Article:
So what has this got to do with BPM?

As I was watching the various people attempting to put up a good score with their different styles it occurred to me that there are great parallels with the folks who are attempting to implement BPM in their organisations:

1) All style no substance.
This would be the organisation who have seized upon BPM and process management as something they can do to try and impress senior management. They've obviously spoken to folks who have done this successfully and know what a good implementation looks like. Unfortunately knowing what one looks like and producing a good one themselves are two completely different things. They try different things, look professional and cool while doing it but end up throwing gutter balls all the time.

2) Trying hard but ill equipped
This group encompasses the organisations who have had BPM thrust upon them when they were not wanting it or not ready for it. They are trying hard to do things 'the old way' and cannot get their minds around the fact that things will need to change before they are able to make the most of this opportunity

3) Just starting out. Using all the aids.
Personally I like this group. They know that they don't know a lot about this. But they're willing to learn. They take advantage of any support they can get from the toolset, vendors or outside agencies. They attend the full training classes and learn whatever they can about BPM. Then they take small steps.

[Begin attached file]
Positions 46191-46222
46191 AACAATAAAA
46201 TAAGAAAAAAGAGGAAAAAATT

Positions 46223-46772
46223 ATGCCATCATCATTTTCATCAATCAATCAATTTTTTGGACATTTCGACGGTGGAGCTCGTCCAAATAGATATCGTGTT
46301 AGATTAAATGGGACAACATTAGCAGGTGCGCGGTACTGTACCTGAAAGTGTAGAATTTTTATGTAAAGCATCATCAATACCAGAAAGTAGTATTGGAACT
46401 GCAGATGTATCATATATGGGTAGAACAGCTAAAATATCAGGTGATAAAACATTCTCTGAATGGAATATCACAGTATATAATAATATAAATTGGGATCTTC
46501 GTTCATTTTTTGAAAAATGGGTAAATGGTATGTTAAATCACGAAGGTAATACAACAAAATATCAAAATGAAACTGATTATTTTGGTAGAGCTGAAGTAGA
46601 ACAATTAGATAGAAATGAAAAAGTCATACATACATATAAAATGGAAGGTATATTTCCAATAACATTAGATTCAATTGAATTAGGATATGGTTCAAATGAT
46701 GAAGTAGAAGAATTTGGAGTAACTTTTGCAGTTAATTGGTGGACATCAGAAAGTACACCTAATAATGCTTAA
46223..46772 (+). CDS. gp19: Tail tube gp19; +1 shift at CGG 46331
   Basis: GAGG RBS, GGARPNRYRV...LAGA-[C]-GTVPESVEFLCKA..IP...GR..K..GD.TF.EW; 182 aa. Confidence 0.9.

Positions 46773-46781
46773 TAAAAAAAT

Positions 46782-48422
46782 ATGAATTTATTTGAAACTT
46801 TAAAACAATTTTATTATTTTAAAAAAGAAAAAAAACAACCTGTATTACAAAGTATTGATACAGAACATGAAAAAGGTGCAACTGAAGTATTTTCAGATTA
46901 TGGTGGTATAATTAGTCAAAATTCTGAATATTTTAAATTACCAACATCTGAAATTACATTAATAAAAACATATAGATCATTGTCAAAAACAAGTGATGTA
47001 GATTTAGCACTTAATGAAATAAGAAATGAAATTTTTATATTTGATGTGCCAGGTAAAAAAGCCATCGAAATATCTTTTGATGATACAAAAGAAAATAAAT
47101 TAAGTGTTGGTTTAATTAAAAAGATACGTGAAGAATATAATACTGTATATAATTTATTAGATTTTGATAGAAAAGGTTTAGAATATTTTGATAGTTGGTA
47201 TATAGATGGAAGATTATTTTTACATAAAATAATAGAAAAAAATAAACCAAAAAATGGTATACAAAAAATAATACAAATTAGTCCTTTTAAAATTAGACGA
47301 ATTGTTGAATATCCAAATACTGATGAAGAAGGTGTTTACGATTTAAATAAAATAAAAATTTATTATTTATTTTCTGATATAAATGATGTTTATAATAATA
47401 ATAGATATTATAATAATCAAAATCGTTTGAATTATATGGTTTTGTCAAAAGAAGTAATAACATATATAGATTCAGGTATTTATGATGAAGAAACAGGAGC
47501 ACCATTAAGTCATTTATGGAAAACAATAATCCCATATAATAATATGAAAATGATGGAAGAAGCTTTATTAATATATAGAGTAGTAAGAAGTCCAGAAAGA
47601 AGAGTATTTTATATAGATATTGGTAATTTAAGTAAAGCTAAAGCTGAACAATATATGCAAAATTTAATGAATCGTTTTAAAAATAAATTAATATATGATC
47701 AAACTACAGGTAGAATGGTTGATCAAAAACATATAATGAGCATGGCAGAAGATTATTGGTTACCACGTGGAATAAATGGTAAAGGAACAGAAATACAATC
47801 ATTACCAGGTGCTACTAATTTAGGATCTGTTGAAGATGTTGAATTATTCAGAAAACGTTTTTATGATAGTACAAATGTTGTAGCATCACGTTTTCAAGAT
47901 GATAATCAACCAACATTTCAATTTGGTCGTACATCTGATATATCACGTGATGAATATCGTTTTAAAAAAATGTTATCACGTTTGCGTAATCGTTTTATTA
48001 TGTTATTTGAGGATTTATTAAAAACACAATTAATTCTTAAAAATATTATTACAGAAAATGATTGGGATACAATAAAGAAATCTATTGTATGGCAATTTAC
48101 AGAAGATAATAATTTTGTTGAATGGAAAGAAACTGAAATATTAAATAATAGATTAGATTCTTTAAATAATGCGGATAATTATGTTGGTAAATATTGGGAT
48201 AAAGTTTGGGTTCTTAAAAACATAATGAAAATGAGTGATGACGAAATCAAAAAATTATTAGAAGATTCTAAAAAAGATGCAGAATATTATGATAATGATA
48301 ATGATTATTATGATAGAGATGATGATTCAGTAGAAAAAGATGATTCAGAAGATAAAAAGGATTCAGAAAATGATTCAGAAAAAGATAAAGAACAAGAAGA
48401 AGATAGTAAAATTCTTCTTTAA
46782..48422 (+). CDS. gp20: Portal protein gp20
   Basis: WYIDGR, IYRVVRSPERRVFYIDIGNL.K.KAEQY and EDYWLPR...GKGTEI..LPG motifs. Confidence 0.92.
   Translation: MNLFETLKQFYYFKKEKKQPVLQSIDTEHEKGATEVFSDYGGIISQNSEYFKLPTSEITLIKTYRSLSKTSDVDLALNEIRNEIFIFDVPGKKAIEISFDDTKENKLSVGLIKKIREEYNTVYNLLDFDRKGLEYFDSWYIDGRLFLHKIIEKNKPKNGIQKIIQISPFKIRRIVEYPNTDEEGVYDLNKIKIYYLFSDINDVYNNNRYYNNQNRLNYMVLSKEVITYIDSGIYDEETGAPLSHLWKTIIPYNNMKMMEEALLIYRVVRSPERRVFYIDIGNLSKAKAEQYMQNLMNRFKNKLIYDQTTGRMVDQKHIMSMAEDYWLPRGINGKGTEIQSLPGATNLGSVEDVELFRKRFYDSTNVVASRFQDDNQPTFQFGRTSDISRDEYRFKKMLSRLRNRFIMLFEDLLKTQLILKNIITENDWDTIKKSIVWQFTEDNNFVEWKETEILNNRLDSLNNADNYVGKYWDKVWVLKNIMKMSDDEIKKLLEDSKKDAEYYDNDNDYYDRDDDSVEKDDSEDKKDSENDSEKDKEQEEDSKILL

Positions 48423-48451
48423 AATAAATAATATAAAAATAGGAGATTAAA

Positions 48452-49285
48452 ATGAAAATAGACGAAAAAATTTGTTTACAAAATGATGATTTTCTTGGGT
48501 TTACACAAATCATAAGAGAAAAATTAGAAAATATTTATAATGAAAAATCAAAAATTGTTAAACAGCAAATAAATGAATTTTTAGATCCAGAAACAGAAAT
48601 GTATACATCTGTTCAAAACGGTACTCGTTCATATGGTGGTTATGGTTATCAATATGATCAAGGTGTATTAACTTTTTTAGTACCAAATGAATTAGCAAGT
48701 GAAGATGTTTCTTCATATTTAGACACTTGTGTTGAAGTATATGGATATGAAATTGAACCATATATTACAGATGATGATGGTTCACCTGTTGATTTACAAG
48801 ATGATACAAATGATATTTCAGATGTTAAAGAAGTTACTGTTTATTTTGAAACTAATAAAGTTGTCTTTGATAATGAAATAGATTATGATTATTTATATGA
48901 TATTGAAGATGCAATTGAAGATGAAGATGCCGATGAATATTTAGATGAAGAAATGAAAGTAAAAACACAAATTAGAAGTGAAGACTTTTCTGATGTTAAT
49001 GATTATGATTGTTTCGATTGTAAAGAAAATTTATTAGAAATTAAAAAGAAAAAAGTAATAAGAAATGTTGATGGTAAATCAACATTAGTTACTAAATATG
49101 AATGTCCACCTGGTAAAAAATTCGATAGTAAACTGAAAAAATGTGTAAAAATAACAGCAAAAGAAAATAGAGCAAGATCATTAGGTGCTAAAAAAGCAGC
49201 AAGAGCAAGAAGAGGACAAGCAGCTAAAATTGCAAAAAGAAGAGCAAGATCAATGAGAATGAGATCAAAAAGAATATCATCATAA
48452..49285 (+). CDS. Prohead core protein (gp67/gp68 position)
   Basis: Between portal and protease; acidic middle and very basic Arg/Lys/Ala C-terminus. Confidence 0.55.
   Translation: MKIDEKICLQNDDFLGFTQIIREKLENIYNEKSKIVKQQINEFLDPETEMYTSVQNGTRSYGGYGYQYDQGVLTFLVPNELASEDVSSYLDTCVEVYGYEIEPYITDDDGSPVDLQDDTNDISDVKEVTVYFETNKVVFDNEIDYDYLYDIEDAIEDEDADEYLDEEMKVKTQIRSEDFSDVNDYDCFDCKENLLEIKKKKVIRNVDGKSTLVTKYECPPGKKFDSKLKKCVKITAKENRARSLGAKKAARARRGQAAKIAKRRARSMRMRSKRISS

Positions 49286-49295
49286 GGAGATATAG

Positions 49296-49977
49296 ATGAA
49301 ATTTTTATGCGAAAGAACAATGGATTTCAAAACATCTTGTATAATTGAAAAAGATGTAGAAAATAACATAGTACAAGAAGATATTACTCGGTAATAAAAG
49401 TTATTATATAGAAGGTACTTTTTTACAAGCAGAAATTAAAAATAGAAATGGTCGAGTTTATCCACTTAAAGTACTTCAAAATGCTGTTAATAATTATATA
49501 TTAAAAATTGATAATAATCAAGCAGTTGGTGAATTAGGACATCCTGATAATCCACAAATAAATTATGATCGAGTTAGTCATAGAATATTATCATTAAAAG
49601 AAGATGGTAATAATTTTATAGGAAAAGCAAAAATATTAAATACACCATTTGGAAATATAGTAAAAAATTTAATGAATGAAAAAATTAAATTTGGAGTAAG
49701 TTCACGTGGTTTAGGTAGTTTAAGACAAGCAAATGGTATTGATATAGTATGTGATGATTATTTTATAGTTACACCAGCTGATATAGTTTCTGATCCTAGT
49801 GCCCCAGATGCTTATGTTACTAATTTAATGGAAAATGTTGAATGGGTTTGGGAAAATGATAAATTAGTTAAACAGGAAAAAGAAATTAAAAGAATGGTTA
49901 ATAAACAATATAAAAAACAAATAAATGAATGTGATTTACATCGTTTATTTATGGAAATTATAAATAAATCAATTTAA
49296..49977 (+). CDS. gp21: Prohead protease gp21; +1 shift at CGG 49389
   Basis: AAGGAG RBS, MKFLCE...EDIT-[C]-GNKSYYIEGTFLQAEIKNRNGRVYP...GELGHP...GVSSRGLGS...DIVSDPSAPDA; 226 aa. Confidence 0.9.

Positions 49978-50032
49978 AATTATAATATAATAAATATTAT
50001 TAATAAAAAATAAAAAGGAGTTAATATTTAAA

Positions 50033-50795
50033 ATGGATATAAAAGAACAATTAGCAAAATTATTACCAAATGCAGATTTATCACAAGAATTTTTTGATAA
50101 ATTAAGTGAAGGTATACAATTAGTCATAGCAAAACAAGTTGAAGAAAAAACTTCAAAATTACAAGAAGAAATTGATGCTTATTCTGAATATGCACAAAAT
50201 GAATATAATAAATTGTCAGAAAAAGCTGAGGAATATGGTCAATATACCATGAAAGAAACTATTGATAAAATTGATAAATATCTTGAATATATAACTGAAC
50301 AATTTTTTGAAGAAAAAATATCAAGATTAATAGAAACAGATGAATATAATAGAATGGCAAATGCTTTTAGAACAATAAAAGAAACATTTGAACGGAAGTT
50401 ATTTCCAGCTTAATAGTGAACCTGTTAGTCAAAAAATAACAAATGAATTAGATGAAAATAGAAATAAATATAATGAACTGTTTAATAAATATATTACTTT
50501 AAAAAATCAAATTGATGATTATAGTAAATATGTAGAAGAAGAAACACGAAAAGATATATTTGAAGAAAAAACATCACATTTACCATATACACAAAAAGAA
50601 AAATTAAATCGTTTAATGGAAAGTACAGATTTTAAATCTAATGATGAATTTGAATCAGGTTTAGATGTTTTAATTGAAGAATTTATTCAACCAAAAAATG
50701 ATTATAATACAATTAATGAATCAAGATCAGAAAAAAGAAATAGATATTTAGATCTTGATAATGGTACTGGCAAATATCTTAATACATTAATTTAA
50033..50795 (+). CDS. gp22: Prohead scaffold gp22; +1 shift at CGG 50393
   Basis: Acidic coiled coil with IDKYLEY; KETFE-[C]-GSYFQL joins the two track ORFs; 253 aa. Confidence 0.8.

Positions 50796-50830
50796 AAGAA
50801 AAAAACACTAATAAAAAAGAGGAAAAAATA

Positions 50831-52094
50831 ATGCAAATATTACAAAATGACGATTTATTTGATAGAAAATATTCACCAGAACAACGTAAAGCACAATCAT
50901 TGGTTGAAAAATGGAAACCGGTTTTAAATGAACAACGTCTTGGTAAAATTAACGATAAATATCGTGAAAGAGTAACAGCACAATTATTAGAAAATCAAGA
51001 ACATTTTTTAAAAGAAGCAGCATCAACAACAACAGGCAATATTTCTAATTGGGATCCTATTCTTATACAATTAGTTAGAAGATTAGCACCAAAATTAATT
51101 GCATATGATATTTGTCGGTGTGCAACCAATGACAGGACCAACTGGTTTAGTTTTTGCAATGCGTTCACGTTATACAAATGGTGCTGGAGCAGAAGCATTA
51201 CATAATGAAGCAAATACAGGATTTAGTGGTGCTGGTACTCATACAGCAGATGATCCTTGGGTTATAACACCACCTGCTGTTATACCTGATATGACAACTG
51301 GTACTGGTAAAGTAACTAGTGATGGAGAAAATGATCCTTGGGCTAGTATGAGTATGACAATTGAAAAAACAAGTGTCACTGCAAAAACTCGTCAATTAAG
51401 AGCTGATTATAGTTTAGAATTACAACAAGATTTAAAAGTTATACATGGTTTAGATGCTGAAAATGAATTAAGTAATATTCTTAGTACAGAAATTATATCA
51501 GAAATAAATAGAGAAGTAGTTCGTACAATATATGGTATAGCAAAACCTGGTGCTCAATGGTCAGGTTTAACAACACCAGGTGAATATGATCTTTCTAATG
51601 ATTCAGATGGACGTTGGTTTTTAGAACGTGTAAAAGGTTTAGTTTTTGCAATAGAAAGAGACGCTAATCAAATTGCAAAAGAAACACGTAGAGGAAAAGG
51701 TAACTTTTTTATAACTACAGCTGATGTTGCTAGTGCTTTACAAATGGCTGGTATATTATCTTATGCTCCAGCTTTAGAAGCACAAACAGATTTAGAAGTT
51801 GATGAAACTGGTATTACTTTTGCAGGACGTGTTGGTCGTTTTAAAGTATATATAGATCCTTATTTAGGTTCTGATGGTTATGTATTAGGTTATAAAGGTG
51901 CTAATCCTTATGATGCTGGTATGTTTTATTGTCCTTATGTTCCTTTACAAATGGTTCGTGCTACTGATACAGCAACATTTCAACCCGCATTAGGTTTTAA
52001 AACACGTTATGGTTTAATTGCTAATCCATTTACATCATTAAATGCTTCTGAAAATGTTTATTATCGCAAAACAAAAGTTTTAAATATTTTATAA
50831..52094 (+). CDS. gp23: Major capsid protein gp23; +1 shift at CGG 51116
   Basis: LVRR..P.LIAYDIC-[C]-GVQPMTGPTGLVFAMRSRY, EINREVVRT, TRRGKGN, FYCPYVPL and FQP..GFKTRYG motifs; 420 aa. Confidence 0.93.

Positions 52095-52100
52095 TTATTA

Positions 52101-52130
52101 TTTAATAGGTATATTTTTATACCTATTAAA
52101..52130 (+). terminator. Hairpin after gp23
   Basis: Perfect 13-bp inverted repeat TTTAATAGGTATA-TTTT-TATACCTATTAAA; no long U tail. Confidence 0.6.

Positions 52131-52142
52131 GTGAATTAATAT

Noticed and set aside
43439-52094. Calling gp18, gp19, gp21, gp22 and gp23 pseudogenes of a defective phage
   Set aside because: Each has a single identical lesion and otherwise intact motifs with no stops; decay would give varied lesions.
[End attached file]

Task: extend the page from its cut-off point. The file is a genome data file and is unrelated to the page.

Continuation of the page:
4) Theoretically good. Needs practice
The theoretically good group include those companies who have probably progressed from the previous level ('Just starting out. Using all the aids'), but have - for some reason - not continued on. They know that they can do this. They have the knowledge and experience to produce good quality BPM work. But they are rusty or lacking in practice.

5) All the gear. No idea
Finally we have what - to me - is the bulk of BPM customers. Usually they are large entities who have 'seen the light' and managed to wangle a significant budget from senior management to implement BPM. They've studied what needs to be studied, bought what needs to be bought, have attempted to implement the right things but are working from a position, basically, of ignorance. They don't really understand what they are doing with BPM. They don't understand why they are really doing this but they know that with the money and expertise they are throwing at it they should be able to produce something world class. Unfortunately that never seems to be the case.

Obviously some of the above statements are generalisations. But it did strike me as significant that something like ten pin bowling would have a number of parallels in the BPM world. Can any of my readers say with any authority that they don't agree with at least some of the classes I have mentioned above?

More to the point can they recognise themselves (or their clients) in any of the classes I have listed?

Reminder: 'The Perfect Process Project Second Edition' is now available. Don't miss the chance to get this valuable insight into how to make business processes work for you. Click this link and follow the instructions to get this book.

All information is Copyright (C) G Comerford  
See related info below